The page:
Stainless-Steel Ruler and Mist Bottle for working with glass mosaic tile

Two Mosaic Safety Tips

A stainless-steel ruler and a spray-bottle filled with water are all you need to avoid the most common injury and the most serious risk associated with creating mosaic artwork.

Stainless-Steel Ruler

The most-common injury caused by glass mosaic tile occurs when the an artist uses there hand to wipe a work surface free of tile cuttings.

Even if the work surface looks clean or relatively clean, there are tiny slivers of glass that make long razor cuts in any hand or arm casually slid across them.

These slivers are hard to see. I’m not talking about the tesserae or odd cuts or anything easy to see at a glance.

You will see blood if you sweep a cutting surface with your hand, no matter how carefully or gently you try to do it.

Pro Tip: Always use a straight edge such as a stainless steel ruler to sweep the tile to the side instead of using your hand, and keep your blood inside where it belongs.

Stainless-Steel Ruler for working with glass mosaic tile
Stainless-Steel Ruler for working with glass mosaic tile. The tile in this photo are 8mm Morjo Recycled Glass Mosaic Tile.

A stainless-steel ruler is useful measuring and marking cuts too. It has a finer gradient marked (1/64 inch) than school rulers and most tape measures.

Powdered Grout Safety

Powdered grout and mortar products are caustic and contain pulverized silica and other minerals that generate fine dusts.

You should avoid getting this dust on your skin and in your eyes and airways, but this is not difficult.

I always wear an N-95 mask when mixing mortars and grouts, and I mix them outdoors.

However, a mask can’t protect you when you take it off and you still have dust on your clothing or hair, and a mask can’t keep your workplace clean.

The most-effective way to protect yourself from dust is to minimize the amount of dust you create.

spray bottle for mist-mixing powdered grouts and mortars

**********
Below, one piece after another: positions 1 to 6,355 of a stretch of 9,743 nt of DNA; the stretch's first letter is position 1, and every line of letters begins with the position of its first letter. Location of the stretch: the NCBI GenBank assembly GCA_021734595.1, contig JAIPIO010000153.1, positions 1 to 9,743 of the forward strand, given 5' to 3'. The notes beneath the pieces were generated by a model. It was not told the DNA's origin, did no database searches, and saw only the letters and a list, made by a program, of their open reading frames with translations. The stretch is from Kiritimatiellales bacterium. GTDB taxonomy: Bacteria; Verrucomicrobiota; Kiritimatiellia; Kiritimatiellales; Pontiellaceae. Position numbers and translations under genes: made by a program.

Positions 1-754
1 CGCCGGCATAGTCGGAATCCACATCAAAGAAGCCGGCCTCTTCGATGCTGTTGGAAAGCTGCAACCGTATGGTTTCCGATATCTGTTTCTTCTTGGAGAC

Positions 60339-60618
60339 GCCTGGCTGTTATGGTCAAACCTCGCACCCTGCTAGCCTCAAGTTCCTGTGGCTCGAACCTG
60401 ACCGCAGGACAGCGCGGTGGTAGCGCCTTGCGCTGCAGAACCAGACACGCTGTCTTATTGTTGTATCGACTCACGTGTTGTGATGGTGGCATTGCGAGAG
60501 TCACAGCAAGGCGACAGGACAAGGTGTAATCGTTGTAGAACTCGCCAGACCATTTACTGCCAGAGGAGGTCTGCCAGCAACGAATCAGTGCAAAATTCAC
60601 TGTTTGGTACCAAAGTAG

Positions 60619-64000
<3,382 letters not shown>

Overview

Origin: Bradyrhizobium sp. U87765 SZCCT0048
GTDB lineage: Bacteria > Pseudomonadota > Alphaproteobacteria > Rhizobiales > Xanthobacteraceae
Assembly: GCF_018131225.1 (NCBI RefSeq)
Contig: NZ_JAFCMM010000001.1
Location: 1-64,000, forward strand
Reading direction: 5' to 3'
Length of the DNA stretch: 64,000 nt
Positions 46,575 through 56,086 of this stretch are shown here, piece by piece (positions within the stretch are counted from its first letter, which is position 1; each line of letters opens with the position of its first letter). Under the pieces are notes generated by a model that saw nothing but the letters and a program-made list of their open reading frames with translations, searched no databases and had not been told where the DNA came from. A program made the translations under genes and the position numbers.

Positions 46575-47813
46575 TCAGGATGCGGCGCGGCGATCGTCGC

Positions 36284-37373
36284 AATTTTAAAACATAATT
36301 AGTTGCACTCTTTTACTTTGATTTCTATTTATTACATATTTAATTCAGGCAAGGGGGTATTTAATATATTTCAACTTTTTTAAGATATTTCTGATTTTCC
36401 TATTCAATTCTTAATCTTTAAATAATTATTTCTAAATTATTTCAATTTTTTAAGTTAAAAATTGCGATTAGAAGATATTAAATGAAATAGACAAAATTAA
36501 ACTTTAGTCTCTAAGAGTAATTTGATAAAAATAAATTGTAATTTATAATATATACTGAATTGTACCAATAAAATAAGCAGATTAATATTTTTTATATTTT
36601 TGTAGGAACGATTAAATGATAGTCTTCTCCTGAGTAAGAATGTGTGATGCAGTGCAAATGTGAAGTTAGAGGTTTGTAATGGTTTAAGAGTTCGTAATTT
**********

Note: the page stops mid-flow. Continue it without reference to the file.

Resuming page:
spray bottle for mist-mixing powdered grouts and mortars

You can do this using a spray bottle to mix the water into the powdered grout by misting instead of pouring water on top of the powder.

Start stirring slowly and mist intermittently as needed. You can do this while generating virtually no dust.

I’ve gotten to the point where I can do this process without creating any dust, even when the batch is very large and a water hose with nozzle is required instead of a spray bottle.

You can keep track of how much water you have misted into the grout by keeping track of how much is in the bottle.

You can also track how much water you have added by looking at what is being produced by the mixing.

The goal is to produce a grout or mortar that has the consistency of stiff bread dough.

You don’t want runny grout or mortar because it won’t harden properly.

Adding water slowly by misting (instead of pouring) makes it easier to avoid that problem.

Pro Tip: I always mist the area where I will be mixing grout so that the surfaces and the air over them are saturated with humidity. The humidity helps dust precipitate from the air faster and keeps mortars from skinning over. Run a humidifier if needed.




9 responses to “Two Mosaic Safety Tips”

  1. Bosha Gordon Avatar
    Bosha Gordon

    What is the best thing to use to clean mosaic glass once it is set and dry?

    1. Joe Moorman Avatar
      Joe Moorman

      Hi Bosha,

      Ordinary glass cleaners such as Windex if you are talking about cleaning. If you are talking about removing grout residue, then water is what I use. However, that is effective when the mosaic was properly wiped post-grouting as the grout was hardening. If you have grout residue from insufficient wiping, then you might need to use a 10 or 20% vinegar solution. The catch is that the solution can damage the grout between the tiles, and so you have to be quick and rinse thoroughly.